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‘Monkey Selfie’ Photographer Supports Letting Animals Sue

A nature photographer who was sued over the ownership of "monkey selfie" photos is now asking the Ninth Circuit not to abolish the rights of animals to take people like him to court.

SAN FRANCISCO (CN) - A nature photographer who was sued over the ownership of "monkey selfie" photos is now asking the Ninth Circuit not to abolish the right of animals to take people like him to court.

It would be "extraordinary for the judiciary to rule out animal standing as a constitutional matter," photographer David John Slater's lawyer wrote in a brief to the Ninth Circuit on Friday.

The brief, authored by Slater's lawyer Andrew Dhuey of Berkeley, California, was written in response to a request for briefs on whether the "monkey selfie" appeal should be reheard en banc by the full Ninth Circuit.

People for the Ethical Treatment of Animals sued Slater in September 2015, claiming Naruto, a then-6-year-old crested macaque, is the rightful owner of copyrights for his selfie photos. Naruto used his opposable thumbs to snap self portraits with Slater’s camera in Indonesia in 2011.

In April, a three-judge panel ruled that animals lack standing to sue people for copyright violations. But one of the three judges, N. Randy Smith, argued in a partly concurring opinion that the case should be dismissed for another reason: because “next friend” status does not apply to animals. PETA filed the lawsuit as a next friend of Naruto on behalf of the monkey.

If the San Francisco-based appeals court were to obliterate animals' standing to sue in court, that would deny them the right to enforce laws enacted to protect their survival through "next friend" representatives, Slater's lawyer argued in his 10-page brief.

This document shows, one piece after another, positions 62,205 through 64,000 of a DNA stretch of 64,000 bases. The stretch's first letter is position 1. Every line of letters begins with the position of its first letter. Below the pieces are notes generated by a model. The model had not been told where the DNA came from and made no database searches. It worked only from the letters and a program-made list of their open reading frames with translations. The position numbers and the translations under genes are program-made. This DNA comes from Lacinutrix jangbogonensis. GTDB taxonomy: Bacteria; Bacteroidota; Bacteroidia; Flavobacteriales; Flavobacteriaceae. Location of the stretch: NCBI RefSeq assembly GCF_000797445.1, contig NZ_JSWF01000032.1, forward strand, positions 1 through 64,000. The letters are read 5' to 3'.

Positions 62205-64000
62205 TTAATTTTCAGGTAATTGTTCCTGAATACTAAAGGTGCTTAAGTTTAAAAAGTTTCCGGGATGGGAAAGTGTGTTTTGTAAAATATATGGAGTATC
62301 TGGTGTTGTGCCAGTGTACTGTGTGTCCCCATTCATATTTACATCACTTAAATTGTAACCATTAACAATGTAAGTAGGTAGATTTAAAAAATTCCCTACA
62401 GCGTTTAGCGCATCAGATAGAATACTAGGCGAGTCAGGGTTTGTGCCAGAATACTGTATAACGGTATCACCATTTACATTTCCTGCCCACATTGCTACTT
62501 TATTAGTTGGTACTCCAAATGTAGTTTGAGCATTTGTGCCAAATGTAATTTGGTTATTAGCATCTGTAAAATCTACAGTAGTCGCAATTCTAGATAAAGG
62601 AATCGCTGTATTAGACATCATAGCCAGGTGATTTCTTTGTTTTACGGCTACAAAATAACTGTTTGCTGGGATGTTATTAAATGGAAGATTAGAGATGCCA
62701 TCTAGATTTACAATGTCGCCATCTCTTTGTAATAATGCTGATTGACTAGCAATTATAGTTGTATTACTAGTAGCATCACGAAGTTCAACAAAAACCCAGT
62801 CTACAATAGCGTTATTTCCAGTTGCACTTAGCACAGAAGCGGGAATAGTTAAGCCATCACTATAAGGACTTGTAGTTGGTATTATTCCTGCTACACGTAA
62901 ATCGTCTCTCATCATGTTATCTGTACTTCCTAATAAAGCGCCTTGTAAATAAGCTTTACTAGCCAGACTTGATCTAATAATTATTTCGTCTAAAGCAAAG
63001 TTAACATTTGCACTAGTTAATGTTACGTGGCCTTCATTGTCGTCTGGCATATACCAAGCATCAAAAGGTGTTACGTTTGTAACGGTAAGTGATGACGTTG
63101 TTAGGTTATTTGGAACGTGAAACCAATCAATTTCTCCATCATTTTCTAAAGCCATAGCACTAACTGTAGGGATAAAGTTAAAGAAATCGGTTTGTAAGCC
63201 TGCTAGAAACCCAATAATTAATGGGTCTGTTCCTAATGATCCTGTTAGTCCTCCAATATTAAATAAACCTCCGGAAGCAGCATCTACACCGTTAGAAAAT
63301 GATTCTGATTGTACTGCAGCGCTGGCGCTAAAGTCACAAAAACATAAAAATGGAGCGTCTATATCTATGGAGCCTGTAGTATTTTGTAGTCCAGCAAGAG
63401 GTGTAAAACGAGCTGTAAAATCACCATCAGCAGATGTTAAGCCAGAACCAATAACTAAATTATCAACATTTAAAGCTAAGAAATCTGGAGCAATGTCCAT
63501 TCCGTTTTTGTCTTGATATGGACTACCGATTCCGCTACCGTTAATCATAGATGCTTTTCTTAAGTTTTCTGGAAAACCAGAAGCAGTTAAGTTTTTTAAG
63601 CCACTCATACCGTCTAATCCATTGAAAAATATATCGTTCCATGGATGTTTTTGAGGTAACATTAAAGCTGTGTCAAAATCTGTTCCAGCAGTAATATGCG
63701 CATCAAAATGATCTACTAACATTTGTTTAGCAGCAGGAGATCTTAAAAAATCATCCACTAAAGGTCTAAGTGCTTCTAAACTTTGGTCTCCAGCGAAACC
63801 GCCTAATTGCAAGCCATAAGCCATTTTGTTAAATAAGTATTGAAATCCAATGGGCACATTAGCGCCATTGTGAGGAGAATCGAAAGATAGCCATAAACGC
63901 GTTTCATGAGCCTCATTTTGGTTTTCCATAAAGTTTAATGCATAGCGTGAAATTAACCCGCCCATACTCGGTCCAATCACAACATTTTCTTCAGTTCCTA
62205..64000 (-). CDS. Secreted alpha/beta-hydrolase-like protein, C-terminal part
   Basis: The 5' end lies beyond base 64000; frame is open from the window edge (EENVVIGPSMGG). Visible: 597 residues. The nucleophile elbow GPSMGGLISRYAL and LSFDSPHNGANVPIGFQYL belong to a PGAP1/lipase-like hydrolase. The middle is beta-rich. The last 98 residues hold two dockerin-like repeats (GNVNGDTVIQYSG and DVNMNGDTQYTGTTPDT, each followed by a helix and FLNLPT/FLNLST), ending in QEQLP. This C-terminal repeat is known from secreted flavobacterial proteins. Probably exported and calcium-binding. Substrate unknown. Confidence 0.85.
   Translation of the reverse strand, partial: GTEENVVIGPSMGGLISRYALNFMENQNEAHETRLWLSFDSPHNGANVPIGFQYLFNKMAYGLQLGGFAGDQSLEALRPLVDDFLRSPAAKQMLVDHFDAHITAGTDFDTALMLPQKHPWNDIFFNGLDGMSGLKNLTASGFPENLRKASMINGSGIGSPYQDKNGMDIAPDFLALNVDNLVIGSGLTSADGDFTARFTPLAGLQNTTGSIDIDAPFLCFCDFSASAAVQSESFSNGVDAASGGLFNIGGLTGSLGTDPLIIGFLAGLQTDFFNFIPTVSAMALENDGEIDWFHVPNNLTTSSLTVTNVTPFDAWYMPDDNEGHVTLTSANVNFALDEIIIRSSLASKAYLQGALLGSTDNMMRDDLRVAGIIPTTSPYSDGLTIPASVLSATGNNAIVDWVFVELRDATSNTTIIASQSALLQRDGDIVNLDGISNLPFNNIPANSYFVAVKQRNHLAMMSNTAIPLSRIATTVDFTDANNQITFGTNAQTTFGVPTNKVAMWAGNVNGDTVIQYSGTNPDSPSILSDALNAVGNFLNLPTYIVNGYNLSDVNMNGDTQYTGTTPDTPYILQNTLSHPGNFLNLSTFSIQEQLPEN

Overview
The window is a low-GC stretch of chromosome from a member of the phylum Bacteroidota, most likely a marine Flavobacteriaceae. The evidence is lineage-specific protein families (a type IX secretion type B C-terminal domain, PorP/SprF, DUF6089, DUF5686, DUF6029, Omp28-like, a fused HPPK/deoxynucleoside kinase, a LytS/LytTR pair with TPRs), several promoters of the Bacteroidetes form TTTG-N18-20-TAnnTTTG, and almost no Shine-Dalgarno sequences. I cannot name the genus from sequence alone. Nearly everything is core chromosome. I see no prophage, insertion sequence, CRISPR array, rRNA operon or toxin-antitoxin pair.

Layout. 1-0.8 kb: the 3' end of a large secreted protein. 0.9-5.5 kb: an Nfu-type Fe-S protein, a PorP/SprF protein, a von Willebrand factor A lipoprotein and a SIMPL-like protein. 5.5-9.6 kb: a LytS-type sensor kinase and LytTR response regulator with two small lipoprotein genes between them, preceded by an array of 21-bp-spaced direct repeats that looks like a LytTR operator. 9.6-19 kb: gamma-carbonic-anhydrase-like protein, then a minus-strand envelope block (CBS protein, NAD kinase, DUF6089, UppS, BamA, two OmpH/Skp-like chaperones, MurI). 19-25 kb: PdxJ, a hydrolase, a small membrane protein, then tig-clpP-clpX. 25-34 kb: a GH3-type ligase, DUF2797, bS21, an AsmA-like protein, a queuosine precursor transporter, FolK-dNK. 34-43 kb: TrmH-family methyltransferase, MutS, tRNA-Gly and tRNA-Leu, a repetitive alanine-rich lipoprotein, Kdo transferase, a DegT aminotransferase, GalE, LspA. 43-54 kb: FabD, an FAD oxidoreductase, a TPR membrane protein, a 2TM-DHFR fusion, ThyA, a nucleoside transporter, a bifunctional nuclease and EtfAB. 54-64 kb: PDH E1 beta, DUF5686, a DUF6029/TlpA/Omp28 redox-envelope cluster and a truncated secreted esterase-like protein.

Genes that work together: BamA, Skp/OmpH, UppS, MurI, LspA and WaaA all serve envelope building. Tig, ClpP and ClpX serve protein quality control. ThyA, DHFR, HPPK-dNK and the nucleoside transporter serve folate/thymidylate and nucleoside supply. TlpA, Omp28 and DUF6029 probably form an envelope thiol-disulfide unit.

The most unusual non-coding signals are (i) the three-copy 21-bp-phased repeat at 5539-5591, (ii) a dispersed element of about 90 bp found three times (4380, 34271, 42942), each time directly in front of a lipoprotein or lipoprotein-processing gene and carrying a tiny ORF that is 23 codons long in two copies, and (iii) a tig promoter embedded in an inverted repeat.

Dhuey called it an issue of "exceptional importance" that warrants en banc consideration with full briefing and a chance for outside parties to file amicus curiae briefs.

Dhuey wrote that his client "did not choose to embark on a legal adventure in California regarding a photograph taken in an Indonesian jungle. But he hopes that what will be the most exhaustive federal legal precedent on animal rights to date - a case that will forever bear his name -is one that holds open the idea of animal standing in the United States federal courts."

PETA spokesman David Perle said in a statement that the Ninth Circuit "should respect the established precedent that the U.S. Constitution permits animals to bring legal claims to court, with representation from humans and groups such as PETA when appropriate."

"The rights of animals are the next frontier in the struggle for civil rights as people and courts around the world recognize that animals are living, breathing, feeling beings, deserving of fundamental rights for their own sake, not in relation to how they can be exploited by humans," Perle said.

Reached by email, Dhuey said his client made clear in his first filing in the lawsuit in 2015 that “there are quite reasonable arguments for conferring legal standing for animals (via human ad litem representatives) in some areas of law.” (Parentheses in original.)

"He meant that," Dhuey said.

Before the Ninth Circuit issued its ruling in April this year, the parties reached a settlement in which Slater agreed to donate 25 percent of revenues from the "monkey selfie" photos to animal welfare charities.

In order for the case to be reheard en banc, a majority of the Ninth Circuit's 21 active, nonrecused judges must vote in favor of a rehearing, according to the court's en banc procedure summary.

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